Author – Quintin Jardine
Published – 1995
Genre – Crime fiction
The may be the longest I’ve taken to read a book (even longer than The Draining Lake), according to Goodreads I started this in January 2011! The delay isn’t all mine, or even the author’s but when I got halfway through I found that there was a section of pages repeated in place of the correct ones. This is number 4 of a series of (currently at 27 titles) so a replacement wasn’t easy to get hold of.
This isn’t the only reason though – I don’t understand golf, and the ’round’ in question isn’t one in a pub but one on a golf course. A body is discovered at the Witches’ Hill Golf and Country Club on the eve of a prestigious invitation golf match to mark its opening. The police investigation carries on through the duration of the match until it reaches its climax in the final round. But sadly all the references to golf and the description of the action as the different characters played a number of games were lost on me. Which contributed to the length of time it took me to read.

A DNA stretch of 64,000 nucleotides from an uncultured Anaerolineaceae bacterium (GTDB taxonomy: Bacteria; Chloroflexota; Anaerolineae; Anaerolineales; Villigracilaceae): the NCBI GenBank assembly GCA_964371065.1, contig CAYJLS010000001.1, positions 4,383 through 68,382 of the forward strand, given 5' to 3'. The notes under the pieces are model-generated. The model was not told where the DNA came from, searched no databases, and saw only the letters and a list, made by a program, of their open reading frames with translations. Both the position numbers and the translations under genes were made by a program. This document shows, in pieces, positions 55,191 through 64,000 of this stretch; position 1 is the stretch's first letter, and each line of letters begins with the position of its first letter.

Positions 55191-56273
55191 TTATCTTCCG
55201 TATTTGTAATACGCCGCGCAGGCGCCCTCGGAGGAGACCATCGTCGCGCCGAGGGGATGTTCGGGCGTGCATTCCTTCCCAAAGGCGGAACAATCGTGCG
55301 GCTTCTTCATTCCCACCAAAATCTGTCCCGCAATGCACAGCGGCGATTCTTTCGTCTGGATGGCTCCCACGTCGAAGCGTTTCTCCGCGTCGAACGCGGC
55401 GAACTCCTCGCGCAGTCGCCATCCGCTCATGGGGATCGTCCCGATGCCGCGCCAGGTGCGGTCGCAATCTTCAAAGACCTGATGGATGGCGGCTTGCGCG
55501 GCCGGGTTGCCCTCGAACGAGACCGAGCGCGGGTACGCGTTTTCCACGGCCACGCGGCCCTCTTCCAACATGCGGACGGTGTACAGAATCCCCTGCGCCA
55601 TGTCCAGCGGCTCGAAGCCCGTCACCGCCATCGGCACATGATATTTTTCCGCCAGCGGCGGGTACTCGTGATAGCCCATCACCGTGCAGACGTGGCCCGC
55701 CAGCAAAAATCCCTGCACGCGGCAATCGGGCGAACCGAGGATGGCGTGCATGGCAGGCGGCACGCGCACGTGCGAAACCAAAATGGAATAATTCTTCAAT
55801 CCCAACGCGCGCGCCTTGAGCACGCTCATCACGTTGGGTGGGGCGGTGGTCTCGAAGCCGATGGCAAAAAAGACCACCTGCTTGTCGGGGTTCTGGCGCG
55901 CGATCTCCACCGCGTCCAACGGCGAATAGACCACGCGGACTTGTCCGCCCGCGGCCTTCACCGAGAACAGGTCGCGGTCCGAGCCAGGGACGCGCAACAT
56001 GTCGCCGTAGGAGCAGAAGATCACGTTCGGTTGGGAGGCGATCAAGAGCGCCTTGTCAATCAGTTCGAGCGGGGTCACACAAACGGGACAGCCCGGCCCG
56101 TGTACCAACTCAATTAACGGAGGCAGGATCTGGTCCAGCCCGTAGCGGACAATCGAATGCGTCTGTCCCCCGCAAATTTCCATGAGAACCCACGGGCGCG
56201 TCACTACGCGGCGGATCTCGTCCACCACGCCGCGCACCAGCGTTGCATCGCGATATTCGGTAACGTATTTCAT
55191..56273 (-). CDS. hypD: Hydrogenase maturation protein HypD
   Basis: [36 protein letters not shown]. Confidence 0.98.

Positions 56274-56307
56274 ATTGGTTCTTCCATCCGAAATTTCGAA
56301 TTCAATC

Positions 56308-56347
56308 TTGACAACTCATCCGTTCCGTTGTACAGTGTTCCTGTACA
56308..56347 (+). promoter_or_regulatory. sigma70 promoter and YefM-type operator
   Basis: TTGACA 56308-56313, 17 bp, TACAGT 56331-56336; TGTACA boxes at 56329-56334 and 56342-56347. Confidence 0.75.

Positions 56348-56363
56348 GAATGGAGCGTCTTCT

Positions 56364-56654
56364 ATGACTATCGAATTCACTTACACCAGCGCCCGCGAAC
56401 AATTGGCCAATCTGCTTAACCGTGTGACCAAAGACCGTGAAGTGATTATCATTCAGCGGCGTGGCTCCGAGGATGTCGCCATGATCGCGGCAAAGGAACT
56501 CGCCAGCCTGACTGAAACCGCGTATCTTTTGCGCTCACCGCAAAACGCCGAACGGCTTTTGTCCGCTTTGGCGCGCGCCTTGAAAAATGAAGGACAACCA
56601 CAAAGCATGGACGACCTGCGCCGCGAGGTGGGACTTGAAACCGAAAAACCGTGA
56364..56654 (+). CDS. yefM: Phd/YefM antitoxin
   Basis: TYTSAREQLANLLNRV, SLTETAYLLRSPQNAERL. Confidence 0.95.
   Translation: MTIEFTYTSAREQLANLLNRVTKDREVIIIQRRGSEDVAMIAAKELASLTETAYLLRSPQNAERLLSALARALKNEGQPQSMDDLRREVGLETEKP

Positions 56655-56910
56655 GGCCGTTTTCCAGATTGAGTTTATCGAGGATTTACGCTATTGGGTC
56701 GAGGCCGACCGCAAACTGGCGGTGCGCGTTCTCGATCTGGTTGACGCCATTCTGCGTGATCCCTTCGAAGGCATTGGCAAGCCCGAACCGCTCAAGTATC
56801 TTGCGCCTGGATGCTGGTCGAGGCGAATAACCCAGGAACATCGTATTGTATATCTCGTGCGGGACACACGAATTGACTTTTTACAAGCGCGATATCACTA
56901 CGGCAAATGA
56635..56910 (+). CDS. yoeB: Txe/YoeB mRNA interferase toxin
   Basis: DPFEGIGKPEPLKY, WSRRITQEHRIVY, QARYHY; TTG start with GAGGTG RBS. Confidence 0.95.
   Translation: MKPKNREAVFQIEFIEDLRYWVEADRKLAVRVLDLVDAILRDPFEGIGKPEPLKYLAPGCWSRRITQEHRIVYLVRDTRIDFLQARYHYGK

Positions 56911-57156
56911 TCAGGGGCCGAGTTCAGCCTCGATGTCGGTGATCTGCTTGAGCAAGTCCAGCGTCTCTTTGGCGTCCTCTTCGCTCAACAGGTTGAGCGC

After the first body is discovered a letter to a local newspaper links the death to a local curse. This part of the investigation was much more interesting. A tape recording is discovered of a young girl talking about the curse to none other than Skinner’s late wife. His colleagues believe that the reference to the curse is critical to solving the case and that leads them to find out more about the origin of the curse in the 1600s.
This book very much fits in the mould that I’ve come to expect from the series with a mix of police procedural and family life. Skinner is an unusual character because although he has the dead wife common to many lead police protagonists he does have a very happy and stable family life. Writing the character to be more of a physical character would probably stretch the credibility of an East Lothian Assistant Chief Constable but he does possess a steely resolve and isn’t a man to be crossed.
I enjoyed the next instalment in the ‘Skinner’ books but sadly the golf aspect wasn’t for me.